September 13th, 2003, 05:36 AM
Worms and Virii
Call me green behind the ears (if you do, you have good reason) but what is, if there is, the difference between virii and worms?
\"I disagree with what you say, but I will defend to the death your right to say it.\" - Voltairé
September 13th, 2003, 05:48 AM
Viruses are computer programs that are designed to spread themselves from one file to another on a single
computer. A virus might rapidly infect every application file on an individual computer, or slowly infect
the documents on that computer, but it does not intentionally try to spread itself from that computer to other
computers. In most cases, that's where humans come in. We send e-mail document attachments, trade
programs on diskettes, or copy files to file servers. When the next unsuspecting user receives the infected
file or disk, they spread the virus to their computer, and so on. Worms, on the other hand, are insidious
because they rely less (or not at all) upon human behavior in order to spread themselves from one computer
to others. The computer worm is a program that is designed to copy itself from one computer to
another over a network (e.g. by using e-mail). The worm spreads itself to many computers over a network,
and doesn't wait for a human being to help. This means that computer worms spread much more rapidly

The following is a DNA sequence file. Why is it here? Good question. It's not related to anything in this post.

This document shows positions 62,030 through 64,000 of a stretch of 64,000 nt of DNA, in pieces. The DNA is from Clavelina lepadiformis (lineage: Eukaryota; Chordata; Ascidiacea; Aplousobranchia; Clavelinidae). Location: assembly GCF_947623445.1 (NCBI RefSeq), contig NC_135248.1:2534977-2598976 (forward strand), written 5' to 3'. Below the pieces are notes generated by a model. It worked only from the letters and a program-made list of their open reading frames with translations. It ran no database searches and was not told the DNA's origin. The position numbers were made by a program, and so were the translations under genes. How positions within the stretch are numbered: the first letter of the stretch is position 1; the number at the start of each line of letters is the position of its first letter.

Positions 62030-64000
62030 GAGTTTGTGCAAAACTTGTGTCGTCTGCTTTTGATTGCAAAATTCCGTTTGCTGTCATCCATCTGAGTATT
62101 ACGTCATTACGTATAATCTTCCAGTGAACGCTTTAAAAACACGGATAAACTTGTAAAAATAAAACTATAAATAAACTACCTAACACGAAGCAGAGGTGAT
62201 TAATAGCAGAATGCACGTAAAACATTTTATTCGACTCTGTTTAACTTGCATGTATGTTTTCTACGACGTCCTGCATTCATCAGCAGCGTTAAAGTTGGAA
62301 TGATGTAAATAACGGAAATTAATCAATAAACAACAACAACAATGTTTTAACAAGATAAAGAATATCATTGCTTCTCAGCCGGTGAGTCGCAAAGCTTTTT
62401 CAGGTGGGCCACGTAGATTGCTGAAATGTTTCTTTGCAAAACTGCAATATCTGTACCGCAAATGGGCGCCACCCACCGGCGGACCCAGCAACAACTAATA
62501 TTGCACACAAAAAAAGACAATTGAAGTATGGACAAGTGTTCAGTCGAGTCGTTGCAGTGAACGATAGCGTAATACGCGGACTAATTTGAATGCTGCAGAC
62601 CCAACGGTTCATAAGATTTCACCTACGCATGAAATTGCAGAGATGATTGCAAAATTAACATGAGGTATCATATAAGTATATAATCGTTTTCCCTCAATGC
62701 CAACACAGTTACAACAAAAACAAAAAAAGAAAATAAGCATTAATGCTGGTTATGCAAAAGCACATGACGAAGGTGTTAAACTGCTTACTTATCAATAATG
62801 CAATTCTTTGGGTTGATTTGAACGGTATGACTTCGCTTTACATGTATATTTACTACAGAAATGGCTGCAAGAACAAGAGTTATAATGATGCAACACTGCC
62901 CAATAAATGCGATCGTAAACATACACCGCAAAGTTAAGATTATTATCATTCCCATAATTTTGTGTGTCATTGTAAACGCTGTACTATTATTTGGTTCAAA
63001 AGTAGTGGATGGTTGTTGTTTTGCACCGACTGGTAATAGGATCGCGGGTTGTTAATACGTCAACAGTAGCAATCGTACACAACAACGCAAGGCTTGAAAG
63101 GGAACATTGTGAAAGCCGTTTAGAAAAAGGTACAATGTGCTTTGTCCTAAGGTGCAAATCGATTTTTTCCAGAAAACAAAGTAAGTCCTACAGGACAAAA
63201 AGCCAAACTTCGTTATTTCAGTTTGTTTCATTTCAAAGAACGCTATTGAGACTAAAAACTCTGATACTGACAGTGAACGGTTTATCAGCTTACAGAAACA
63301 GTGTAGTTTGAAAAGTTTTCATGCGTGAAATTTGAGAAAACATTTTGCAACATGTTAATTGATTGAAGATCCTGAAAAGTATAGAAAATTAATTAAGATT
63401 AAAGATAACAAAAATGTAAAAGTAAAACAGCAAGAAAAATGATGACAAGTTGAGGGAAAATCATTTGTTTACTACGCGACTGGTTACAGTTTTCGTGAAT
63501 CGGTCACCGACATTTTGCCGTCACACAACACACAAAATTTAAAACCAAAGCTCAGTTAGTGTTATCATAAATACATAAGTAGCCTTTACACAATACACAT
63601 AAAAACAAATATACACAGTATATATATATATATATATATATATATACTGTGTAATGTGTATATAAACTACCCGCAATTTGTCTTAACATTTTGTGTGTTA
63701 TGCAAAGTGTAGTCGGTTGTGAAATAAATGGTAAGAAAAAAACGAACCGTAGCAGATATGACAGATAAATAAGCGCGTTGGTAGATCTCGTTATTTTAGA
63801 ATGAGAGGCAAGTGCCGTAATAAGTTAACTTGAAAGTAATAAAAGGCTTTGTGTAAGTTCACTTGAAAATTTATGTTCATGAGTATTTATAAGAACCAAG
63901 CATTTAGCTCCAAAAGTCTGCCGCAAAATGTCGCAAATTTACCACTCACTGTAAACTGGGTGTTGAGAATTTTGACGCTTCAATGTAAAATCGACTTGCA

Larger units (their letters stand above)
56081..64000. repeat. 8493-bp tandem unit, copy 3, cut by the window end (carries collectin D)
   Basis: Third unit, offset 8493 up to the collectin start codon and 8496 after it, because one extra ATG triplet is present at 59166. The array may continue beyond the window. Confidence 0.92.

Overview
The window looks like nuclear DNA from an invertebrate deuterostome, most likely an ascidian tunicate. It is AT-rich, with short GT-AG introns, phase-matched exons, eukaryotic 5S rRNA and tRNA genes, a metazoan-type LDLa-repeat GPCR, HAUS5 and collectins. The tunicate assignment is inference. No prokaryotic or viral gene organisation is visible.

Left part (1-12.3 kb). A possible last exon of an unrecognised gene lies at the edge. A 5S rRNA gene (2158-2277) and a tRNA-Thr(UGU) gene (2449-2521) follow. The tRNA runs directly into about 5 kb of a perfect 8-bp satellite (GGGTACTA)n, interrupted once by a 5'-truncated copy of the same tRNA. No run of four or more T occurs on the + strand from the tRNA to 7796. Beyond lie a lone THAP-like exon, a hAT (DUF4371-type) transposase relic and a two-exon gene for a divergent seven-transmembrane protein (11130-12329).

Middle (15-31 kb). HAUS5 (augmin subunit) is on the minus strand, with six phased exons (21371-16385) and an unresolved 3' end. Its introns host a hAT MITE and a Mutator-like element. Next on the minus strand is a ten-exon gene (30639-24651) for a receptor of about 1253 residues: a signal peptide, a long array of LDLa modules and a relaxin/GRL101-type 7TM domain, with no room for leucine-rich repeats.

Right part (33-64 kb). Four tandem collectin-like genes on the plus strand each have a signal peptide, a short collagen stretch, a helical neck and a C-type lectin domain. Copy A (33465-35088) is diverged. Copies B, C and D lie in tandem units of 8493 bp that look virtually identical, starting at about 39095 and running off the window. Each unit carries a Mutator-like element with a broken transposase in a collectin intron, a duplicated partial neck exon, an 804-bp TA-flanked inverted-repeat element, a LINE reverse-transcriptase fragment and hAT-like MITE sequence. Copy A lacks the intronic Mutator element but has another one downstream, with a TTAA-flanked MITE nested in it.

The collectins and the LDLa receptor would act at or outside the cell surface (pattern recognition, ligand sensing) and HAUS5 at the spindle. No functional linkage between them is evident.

than computer viruses.
September 13th, 2003, 11:22 AM
September 13th, 2003, 12:47 PM
I think that the issue is now rather blurred, as "malware" often shows the characteristics of more than one typeset?
As I look at it, a virus must be able to INFECT, this makes it different from a "nuke" or "vandal", which are generally single, direct attacks, that trash the target, so they cannot infect or spread, it is a sort of self-destruct scenario for the last two?. A "worm" just travels, but does not "INFECT"
A "worm" needs a network or internet to spread, and will do so automatically.
A virus does not always infect files. They are rare these days, but the early viruses tended to infect the boot sectors of machines and magnetic media (floppies usually). When a floppy was inserted into an infected machine, the virus would copy itself to the boot sector. If the floppy was then inserted into another machine it would infect the boot sector of that machine, and so on. Because networks were rare, this was the easiest way to spread them. Then came the file infectors, that relied on people moving the file from one machine to another either on media or via a network/internet
I think that a "worm" has to be "network aware"?....and sort of do its own thing. There are "macro viruses" that infect Word, Excel and Powerpoint files, that will then spread if they are transmitted in any way, but this requires HUMAN INTERVENTION?
So there are viral worms I suppose? (network aware + infector)
Sorry to add to the confusion